Brain cancer vaccine shows promise

Officials with ImmunoCellular Therapeutics Ltd. announced las week that the early clinical trial of its brain cancer vaccine is showing progress, Reuters reports.

Dr. John Yu, director of surgical neuro-oncology at Cedars-Sinai Medical Center in Los Angeles and ImmunoCellular's chief scientific officer, said 16 patients with glioblastoma multiforme, the most common and deadly form of brain cancer, participated in the phase 1 clinical trial.

The patients were treated with ICT-107, ImmunoCellular’s experimental dendritic cell based cancer vaccine, following the standard care of surgery, radiation and chemotherapy.

“We are targeting specific antigens that are on cancer stem cells...the only population of cells that can really propagate a tumor,” Yu told Reuters.

All of the patients were alive one year after diagnosis and 80 percent survived for two years 80 percent, according to the study. Yu said that, historically, only 61 percent of glioblastoma patients are alive after a single year and only 26.5 percent are alive after two years.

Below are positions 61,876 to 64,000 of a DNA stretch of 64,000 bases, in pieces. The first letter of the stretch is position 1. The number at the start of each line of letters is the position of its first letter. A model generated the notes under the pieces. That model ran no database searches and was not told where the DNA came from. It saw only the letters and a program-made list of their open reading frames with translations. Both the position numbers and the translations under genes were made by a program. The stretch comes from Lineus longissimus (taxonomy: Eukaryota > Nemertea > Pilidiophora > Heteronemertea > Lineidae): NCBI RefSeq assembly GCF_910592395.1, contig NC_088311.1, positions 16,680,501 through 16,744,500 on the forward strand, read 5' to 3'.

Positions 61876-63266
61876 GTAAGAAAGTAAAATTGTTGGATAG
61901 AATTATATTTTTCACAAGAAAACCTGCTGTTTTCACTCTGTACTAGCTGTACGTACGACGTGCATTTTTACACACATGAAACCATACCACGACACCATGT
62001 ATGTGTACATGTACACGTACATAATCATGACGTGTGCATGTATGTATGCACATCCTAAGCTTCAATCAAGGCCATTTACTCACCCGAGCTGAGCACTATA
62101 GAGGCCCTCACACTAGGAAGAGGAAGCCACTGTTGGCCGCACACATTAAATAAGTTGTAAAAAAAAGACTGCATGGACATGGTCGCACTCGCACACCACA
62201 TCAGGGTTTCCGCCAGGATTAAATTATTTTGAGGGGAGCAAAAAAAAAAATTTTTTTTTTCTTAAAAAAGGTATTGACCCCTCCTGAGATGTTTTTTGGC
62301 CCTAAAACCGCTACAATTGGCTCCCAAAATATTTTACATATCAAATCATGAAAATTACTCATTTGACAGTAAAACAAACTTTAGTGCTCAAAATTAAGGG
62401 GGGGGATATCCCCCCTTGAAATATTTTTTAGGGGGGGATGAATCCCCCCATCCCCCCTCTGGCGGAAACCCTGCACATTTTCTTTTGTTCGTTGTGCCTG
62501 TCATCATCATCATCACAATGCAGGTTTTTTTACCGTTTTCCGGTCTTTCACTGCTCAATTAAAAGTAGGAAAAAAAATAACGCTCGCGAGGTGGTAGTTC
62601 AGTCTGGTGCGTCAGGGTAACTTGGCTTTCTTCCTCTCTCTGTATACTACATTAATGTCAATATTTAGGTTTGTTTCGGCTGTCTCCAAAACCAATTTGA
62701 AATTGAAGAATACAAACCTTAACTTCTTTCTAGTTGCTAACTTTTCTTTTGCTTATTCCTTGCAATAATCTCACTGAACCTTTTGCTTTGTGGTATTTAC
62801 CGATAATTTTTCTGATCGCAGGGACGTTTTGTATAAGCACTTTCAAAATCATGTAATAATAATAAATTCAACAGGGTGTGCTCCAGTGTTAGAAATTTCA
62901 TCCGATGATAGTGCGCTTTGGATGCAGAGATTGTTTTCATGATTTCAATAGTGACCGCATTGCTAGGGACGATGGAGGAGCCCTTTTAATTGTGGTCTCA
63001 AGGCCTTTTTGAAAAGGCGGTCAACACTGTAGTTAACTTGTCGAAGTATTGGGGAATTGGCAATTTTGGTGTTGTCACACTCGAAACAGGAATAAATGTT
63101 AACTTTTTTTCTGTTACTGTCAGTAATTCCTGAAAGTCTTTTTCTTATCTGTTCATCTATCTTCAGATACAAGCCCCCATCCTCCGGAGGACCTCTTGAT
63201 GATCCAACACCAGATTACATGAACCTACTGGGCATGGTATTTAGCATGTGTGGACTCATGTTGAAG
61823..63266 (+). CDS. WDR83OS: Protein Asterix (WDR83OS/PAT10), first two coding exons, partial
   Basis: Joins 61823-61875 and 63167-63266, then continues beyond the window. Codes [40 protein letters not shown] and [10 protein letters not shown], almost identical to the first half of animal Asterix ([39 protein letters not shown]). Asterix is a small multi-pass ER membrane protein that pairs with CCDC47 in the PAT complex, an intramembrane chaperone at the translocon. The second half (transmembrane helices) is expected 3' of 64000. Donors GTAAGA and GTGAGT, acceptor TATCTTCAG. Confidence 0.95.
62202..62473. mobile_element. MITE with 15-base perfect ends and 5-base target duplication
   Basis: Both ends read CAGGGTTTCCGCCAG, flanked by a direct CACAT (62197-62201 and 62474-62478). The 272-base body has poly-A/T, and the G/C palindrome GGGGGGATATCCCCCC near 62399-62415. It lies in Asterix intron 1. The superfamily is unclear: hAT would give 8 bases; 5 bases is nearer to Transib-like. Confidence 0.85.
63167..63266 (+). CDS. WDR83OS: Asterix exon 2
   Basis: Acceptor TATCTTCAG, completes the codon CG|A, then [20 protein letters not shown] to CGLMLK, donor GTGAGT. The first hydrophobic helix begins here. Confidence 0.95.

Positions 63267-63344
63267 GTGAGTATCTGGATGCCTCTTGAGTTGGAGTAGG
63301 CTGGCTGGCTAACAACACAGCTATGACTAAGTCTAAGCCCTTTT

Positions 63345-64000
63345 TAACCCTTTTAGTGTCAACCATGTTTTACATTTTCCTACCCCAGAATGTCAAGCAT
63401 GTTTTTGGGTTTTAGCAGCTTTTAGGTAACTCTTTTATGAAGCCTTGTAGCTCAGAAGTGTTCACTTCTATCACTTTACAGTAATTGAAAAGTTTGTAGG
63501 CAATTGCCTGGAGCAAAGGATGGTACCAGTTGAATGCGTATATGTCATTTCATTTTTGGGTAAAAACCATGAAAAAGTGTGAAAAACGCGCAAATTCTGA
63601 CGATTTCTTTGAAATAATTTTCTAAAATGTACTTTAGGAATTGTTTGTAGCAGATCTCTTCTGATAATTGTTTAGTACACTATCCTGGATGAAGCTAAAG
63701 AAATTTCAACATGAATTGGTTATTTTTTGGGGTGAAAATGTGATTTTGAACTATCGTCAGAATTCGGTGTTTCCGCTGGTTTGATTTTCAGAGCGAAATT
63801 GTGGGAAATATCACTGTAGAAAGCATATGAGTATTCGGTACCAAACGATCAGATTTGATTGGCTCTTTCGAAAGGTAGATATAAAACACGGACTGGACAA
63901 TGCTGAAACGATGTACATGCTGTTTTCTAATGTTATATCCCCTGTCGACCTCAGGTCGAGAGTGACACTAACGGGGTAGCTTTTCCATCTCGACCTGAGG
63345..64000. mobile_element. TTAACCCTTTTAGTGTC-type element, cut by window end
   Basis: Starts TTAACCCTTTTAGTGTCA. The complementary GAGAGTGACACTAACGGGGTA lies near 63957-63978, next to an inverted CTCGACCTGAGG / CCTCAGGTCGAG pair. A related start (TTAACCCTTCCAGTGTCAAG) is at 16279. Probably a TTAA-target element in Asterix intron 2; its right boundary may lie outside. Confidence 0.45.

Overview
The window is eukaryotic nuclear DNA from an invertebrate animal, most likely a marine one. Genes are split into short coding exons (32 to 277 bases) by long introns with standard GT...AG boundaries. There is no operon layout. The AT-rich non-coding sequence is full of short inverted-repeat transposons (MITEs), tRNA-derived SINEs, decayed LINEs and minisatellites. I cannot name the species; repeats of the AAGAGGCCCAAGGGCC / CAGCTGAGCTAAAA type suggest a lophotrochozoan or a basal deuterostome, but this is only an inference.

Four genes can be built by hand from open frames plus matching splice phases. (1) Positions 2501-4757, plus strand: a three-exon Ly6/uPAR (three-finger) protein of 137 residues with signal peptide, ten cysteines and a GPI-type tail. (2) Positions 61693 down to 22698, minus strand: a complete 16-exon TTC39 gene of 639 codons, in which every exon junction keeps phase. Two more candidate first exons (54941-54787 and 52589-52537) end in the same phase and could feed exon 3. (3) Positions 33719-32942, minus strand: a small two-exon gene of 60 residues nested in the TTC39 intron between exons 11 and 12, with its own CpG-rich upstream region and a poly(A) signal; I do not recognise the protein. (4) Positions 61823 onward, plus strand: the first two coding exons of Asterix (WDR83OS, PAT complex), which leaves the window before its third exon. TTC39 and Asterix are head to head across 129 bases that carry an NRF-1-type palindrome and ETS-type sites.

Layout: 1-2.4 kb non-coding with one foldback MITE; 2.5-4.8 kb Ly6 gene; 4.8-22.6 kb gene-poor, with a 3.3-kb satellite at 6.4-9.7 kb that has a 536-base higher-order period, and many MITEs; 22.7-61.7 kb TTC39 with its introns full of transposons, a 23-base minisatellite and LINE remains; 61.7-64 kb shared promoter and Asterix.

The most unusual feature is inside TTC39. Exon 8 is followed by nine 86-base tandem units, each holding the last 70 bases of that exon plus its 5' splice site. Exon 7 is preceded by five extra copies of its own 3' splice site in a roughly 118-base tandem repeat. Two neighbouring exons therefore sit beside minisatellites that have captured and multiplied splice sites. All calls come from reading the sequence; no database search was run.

Median overall survival has not yet been reached at the 26.4 months analysis point, with 12 out of 16 patients alive, according to the report.

Yu noted that seven patients continued to live with no disease progression and that the only side effects observed during the clinical trial include fatigue and skin rash.

Yu said mid-stage trial of the vaccine, which will include between 30 and 50 patients, is planned for the near future.